Russian troops at Pristina airport in 1999, where they upstaged NATO by arriving first and causing consternation in Western capitals
Don’t take it to the bank or anything, but I have a sneaking suspicion that we’re soon going to see something of a reprise of a bizarre moment at the end of the 1999 Kosovo conflict. Having bombed Serbia into submission and secured a U.N. resolution for an international force to enter Kosovo, the U.S. and its NATO partners were stunned to find themselves upstaged by a Russian armored column that raced into Pristina before them, and took control of the airport for the best part of two weeks.
With the NATO powers, or most of them, again having ridden roughsod over international law in order to shepherd Kosovo to independence, Moscow currently doesn’t recognize the legality or legitimacy of what has transpired there. And I see a perfect storm taking shape: Serbia is furious that the price of Milosevic’s brutality is losing part of their sovereign territory; the Serbs of northern Kosovo have no intention of living under the rule of the avenging ethnic cleansers and Greater Albania nationalists of the new government in Pristina, and are showing a willingness to fight to remain administratively connected with Serbia.
And, very importantly, the Serbs of Northern Kosovo have actually called for a return of Russian troops to the area. President Putin has responded by ordering his government to prepare to deliver humanitarian aid to the Serbs of Kosovo.
The Serb government, meanwhile, has demanded partition of the territory as a solution to the crisis, leaving the northern third of Kosovo inside Serbia even if it has lost the Albanian-majority south. The Kosovo government, flush with NATO backing for its independence, has rejected the proposal.
But Russia doesn’t recognize the authority of the government in Pristina, which it brands as a band of “ex-terrorists,” nor does it recognize the legality of the status-change in Kosovo that NATO has engineered. I suspect that the “humanitarian aid” being planned by Moscow will arrive in Mitrovice and other parts of Northern Kosovo on the back of armored columns traveling through Serbia. And its function will be to cement the partition of Kosovo, to reunite its northern third with Serbia.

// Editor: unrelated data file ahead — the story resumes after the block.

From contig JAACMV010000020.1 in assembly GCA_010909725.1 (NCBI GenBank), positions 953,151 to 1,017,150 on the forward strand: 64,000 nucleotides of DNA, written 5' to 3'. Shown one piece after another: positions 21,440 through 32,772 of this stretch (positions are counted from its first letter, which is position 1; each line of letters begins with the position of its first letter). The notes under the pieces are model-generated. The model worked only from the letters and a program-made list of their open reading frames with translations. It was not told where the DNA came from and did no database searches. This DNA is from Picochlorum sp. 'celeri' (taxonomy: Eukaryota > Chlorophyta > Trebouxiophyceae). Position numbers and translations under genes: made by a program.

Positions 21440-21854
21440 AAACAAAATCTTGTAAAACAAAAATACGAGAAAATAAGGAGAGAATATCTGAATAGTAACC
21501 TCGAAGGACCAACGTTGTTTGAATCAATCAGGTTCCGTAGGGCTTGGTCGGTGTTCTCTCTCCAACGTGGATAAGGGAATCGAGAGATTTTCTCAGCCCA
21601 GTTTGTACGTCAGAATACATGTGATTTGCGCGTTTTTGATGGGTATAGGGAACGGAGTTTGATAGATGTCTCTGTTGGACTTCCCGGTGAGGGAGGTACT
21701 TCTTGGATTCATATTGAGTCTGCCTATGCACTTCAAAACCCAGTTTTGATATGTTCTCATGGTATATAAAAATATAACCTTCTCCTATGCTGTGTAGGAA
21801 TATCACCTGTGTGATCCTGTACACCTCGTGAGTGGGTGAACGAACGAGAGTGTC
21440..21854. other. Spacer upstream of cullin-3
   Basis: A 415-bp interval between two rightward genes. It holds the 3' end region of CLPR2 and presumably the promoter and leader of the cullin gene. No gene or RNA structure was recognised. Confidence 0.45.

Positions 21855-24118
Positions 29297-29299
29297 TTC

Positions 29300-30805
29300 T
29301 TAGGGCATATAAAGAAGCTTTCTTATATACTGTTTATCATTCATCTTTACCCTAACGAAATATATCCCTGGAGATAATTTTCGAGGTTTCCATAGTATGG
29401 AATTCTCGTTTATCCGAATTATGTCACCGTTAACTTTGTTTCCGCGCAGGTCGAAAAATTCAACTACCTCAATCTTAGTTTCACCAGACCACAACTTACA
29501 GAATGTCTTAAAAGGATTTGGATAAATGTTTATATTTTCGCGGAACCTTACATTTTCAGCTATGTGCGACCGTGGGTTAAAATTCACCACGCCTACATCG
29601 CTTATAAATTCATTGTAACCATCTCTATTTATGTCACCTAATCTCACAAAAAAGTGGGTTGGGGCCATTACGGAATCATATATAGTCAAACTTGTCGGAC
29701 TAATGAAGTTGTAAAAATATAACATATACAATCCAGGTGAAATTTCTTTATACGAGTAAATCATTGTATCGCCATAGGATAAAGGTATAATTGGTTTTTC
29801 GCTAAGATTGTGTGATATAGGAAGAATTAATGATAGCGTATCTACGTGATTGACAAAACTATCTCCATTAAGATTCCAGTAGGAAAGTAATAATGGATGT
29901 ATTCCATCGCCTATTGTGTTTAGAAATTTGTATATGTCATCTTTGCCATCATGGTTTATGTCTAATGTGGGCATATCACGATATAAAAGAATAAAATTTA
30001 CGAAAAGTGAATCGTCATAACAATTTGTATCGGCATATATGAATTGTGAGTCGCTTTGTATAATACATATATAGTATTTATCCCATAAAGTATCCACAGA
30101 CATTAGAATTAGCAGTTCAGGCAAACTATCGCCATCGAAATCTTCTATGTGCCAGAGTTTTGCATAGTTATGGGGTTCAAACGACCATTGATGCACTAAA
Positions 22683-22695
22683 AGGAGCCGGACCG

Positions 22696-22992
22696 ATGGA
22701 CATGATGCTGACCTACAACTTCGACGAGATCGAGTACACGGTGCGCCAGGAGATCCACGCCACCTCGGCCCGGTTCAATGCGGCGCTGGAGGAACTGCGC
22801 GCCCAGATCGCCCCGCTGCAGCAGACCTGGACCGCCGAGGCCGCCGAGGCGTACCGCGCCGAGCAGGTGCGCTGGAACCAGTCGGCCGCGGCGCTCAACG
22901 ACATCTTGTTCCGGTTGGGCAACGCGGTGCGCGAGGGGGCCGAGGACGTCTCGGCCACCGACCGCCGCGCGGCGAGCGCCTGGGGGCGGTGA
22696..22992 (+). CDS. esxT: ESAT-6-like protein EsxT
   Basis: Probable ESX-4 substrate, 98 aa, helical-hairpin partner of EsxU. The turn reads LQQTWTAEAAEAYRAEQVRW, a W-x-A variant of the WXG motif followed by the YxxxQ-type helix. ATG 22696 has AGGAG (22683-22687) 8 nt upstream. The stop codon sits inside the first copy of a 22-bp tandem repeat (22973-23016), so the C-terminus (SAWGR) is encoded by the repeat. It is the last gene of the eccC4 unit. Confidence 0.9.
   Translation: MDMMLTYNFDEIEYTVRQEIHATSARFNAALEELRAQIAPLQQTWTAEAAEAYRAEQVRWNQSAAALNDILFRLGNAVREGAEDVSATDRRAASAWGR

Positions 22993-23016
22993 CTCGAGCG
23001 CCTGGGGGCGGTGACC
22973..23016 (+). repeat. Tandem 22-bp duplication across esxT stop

Moscow has shown little inclination to accomodate Washington, and would incline to pushing back at what it sees as NATO encroachment on its turf across a wide front — particularly when the murky legality of Kosovo’s independence presents such an opportunity. And, of course, with NATO’s main players bogged down in Iraq and Afghanistan, Putin may well see an opportunity.
The nationalist government in Pristina, of course, would be inclined to resist, assuming that NATO would come to its rescue as it did when the same element — then under the rubric of the Kosovo Liberation Army, listed as a terrorist organization by the U.S. — launched the guerrilla campaign of provocations that triggered Milosevic’s vicious ethnic-cleansing drive, and brought NATO’s intervention to bomb the Serbs out of the province.